NEWS FROM THE CENTER FRIDAY DIGEST - August 19, 2022 - Lutherans are on the front lines of the battle for religious liberty: Part 2
Lutherans are on the front lines of the battle for religious liberty: Part 1
Acton Institute Interview with Dr. Gregory Seltz
by Anthony Sacramone
What kind of response have you received from Lutherans in the pew to Center activities?
We’ve been very well received. There are a few people, of course, who think that we’re getting “more political,” which they think confuses people about the Church’s main work. But in reality we’re trying to “depoliticize” many of the issues of the day so the Church can bring its unique message to the people in one’s community. When the government can limit the “moral and gospel voice” of God at a time of overt trial and suffering (like with COVID), that is the issue that concerns us most.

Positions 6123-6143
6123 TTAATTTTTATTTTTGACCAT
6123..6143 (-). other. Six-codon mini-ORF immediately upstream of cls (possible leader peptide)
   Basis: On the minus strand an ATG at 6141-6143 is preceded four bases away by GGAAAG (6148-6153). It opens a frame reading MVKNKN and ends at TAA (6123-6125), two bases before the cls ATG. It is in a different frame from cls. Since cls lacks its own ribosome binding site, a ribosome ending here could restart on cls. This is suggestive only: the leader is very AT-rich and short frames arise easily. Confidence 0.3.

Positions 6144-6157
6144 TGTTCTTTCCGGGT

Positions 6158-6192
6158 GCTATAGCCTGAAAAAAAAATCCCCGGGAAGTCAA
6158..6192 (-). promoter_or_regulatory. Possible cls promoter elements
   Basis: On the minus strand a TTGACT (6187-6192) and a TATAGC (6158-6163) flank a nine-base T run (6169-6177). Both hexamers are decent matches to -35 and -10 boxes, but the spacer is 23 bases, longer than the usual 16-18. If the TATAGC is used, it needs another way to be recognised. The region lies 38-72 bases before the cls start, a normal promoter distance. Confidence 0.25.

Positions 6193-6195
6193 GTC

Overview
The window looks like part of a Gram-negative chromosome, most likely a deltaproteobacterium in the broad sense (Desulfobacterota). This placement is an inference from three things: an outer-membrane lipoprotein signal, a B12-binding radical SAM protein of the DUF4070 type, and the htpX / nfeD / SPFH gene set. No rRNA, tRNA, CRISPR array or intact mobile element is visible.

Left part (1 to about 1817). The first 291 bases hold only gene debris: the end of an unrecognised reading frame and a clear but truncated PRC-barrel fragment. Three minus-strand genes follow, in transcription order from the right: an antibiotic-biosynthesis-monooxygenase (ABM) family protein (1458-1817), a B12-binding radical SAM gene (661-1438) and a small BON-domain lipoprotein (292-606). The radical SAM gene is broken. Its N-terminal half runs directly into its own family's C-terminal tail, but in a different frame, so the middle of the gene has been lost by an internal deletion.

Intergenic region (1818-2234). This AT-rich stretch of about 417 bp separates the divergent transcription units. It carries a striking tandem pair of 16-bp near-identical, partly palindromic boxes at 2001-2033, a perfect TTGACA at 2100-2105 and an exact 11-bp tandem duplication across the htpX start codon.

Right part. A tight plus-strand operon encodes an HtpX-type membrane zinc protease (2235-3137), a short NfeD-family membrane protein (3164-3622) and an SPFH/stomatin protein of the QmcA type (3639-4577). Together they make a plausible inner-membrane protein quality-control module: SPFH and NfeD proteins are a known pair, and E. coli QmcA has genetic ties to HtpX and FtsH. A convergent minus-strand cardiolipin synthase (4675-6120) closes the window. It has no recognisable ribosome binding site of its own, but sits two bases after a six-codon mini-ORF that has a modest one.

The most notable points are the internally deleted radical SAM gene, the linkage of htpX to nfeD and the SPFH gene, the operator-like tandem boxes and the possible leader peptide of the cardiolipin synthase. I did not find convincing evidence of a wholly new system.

How receptive have folks been on the Hill to Center initiatives and concerns?
There are many people who share not only our concern for government intrusion into issues where it doesn’t belong but also our view of the moral issues foundational for a civil, humane society, issues like the sanctity of all life, religious liberty/assembly, equal justice under the law, the dignity/equality of all people rooted in our being created by God and not defined by government. Of course, there is another “religious” position on the Hill that tends to fuse the commands of the Bible to deal kindly with the poor and marginalized, not with the personal actions of believers in community, but with government action. Such a fusion of the gospel with government benevolence programs is not only bad preaching; it’s also bad government, since the government’s coercive capability undermines its “benevolence.” Those who hold that “fusion” view on the Hill don’t tend to receive our voice very well.